U.S. Rep. and Democratic gubernatorial candidate Charlie Crist announces “Freedom to Learn” education policy platform on July 19, 2022. Brevard School Board member Jennifer Jenkins joined him. Credit: screenshot/Crist for Governor campaign team
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Democratic gubernatorial primary candidate and U.S. Congressman Charlie Crist launched an education-focused policy platform entitled “Freedom to Learn” Tuesday, harping back to his experience with Florida’s public school system and bashing Gov. Ron DeSantis’ education views.
“I told you, I’m a public school kid,” Crist said at a Tuesday press conference in Tampa, previously stating that he attended St. Petersburg High School and ultimately was elected Florida Education Commissioner as a Republican in 2000. He was also a Republican governor and Attorney General before becoming a Democrat.
“My father was on the Pinellas County School Board. Two of my three sisters were public school teachers. I graduated from one of our great state universities (Florida State University),” Crist said. “It’s in my DNA.”
While Crist flaunted his connection to Florida public schools, many of his comments were directed towards DeSantis’ handling of the state’s education system, including criticizing low-level teacher pay on average and efforts to limit classrooms discussions on race and LGBTQ+ matters.
DeSantis says that his administrations education policies focus on “education, not indoctrination” claiming that there is a push to include so-called “woke,” meaning more progressive, curriculum into public schools.
“The conditions are not good. The pay is not right. Everything is wrong under Wrong Ron,” Crist said.
Among the crowd was Brevard County School Board member Jennifer Jenkins, who has been considered for his lieutenant governor, along with several other contenders.
Crist said that the first step to getting “on the right track” was to “take care of him,” meaning unseating DeSantis as Florida governor in the 2022 gubernatorial elections. Keep in mind that Crist would have to win the primary in August.
He then laid out some of his policy plans for education, such as investing “5.5 billion to increase teacher pay.”
The Florida Legislature has designated millions into increasing teacher pay over the past three fiscal years at the request of Gov. DeSantis, with a majority of the funding going towards raising the starting teacher salary to $47,500, and some money going towards raising additional salaries.
But the Florida Education Association, a statewide teacher union that supports Crist, argues that DeSantis’ pay increases have not done enough to raise the salaries of experienced veteran teachers.
Crist referenced this complaint during the Tuesday press conference, saying that “his (DeSantis’) salary compression leaves veteran teachers out to dry.”
(National Education Association research shows Florida’s average teacher pay at $51,009, ranking 48th in the nation, based on 2020-21 data.)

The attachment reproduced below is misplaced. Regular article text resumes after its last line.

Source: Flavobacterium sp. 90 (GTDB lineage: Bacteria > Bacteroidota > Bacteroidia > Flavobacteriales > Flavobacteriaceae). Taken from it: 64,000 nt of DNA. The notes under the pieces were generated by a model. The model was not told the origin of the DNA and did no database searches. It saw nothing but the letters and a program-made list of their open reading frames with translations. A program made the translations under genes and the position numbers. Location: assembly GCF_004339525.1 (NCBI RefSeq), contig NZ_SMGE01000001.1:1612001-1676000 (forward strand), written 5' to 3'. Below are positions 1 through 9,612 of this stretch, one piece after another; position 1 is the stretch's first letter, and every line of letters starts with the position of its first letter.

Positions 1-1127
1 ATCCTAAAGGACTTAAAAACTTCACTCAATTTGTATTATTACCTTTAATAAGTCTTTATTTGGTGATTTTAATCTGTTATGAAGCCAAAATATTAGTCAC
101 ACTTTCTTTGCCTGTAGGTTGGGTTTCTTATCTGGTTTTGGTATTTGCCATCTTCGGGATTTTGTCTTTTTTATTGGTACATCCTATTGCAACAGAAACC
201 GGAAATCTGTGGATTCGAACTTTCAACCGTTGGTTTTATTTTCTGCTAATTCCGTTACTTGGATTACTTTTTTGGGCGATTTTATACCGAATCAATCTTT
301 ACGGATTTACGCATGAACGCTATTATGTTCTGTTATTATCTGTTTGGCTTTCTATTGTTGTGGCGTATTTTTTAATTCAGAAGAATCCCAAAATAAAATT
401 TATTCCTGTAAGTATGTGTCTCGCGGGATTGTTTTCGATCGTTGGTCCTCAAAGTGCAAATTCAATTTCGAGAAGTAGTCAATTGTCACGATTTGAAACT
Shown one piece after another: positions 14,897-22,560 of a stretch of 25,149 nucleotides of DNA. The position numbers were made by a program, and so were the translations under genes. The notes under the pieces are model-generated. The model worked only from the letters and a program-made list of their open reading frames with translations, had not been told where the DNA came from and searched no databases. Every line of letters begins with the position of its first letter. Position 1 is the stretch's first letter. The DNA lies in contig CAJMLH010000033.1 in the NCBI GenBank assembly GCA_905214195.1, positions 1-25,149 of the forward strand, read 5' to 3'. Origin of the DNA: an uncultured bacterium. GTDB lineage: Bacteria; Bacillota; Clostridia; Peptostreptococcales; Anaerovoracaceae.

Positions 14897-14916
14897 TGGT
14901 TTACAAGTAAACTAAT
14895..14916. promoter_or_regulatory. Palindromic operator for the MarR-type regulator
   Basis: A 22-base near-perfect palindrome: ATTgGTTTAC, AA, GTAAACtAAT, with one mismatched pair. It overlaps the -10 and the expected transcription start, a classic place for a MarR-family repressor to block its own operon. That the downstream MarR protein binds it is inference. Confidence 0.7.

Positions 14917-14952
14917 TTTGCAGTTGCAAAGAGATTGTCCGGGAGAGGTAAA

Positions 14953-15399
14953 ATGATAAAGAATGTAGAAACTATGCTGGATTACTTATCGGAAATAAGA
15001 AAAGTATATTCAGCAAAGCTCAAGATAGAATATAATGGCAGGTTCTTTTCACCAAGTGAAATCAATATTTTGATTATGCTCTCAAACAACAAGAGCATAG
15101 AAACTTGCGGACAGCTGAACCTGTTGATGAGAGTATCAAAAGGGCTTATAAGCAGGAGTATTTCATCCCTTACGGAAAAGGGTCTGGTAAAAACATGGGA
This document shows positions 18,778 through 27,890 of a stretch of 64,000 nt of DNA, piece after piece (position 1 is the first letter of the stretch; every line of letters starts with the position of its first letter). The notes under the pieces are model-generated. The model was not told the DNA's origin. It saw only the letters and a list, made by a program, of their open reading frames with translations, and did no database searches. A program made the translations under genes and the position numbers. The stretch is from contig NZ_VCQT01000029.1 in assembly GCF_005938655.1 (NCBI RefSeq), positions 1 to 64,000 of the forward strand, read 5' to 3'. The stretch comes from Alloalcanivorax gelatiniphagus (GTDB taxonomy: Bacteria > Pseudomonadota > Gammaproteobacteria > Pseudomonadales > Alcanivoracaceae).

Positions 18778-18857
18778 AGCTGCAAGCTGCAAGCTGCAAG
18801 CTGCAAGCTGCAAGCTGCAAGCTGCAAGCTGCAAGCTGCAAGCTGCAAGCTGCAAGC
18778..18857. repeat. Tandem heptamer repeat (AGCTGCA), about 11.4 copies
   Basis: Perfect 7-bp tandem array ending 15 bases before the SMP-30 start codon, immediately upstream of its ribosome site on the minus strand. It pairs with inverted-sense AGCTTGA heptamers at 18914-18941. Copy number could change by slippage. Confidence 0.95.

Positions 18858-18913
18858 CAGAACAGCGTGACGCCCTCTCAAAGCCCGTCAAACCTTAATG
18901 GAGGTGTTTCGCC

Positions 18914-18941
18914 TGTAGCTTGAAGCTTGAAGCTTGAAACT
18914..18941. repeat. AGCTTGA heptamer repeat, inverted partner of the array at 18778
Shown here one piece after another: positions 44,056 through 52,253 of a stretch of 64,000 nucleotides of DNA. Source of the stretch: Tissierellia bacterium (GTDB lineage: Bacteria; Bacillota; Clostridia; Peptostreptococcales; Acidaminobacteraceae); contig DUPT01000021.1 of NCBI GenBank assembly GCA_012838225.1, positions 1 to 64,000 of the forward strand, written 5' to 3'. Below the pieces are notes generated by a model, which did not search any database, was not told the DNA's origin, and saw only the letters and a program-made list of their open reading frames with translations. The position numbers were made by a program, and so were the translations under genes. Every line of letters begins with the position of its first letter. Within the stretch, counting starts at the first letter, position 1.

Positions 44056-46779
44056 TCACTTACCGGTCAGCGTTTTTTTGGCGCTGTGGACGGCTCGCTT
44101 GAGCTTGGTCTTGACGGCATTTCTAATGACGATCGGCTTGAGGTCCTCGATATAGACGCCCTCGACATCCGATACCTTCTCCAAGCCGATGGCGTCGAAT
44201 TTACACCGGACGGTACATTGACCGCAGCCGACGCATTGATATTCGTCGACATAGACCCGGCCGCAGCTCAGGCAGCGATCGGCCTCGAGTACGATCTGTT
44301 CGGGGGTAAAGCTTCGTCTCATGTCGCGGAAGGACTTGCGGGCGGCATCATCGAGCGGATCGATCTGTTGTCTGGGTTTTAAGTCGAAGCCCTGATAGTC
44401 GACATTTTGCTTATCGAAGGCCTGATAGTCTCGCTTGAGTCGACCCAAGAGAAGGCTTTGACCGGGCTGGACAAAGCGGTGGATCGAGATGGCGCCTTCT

Crist also wants to make some changes as to how teachers receive healthcare options.
“We’re going to give districts the option of joining the state (health) plan and we’ll even pick up the tab — on one condition, however. Districts will have to take all of the money they currently spend on that — on their health plan, letting the state do it — and turn it into higher salaries for educators and non-instructional staff,” he said.
He said that teacher unions would have a role in determining the specifics.
“Now, this is an important point: I don’t want Tallahassee dictating how it’s done. You get into the nuts and bolts, that’s important. And so, I want that option to be between the district and the union — to solidify your strength,” he said.
Crist also suggested he would reinstate the Commissioner of Education as an elected position, rather than appointed. Florida Democratic lawmakers proposed legislation to do that during the 2022 legislative session, but the bill did not gain traction in the GOP-controlled legislature.
“I’m the last elected education commissioner in Florida history,” Crist said, who served as the top state education official in early 2000’s. “I think they ought to be elected again, don’t you? Wouldn’t that be nice?”
His education platforms includes other policy goals, such as raising per-student spending in the state budget — the NEA data show a per-student figure of $10,703 for Florida, ranking 44th in the nation — and recovering from academic learning loss due in part to the COVID pandemic.
While he did not reference or attack his main primary opponent, Agriculture Commissioner Nikki Fried, he did remind the crowd of the “important” Democratic primaries occurring on Aug. 23.
“Don’t anybody forget about it. Make sure you vote. Tell all your friends to vote,” he said, still not mentioning Fried.
Fried has some similar education policy positions, according to her campaign website, including raising teacher pay and per-student spending. She also wants to expand programs such as Florida Bright Futures Scholarships and technical and trade schools.
When the Florida Department of Education removed resources for bullied LGBTQ+ students from its website, Fried had the Florida Department of Agriculture fill in the info gap by posting such resources on her agency’s website.
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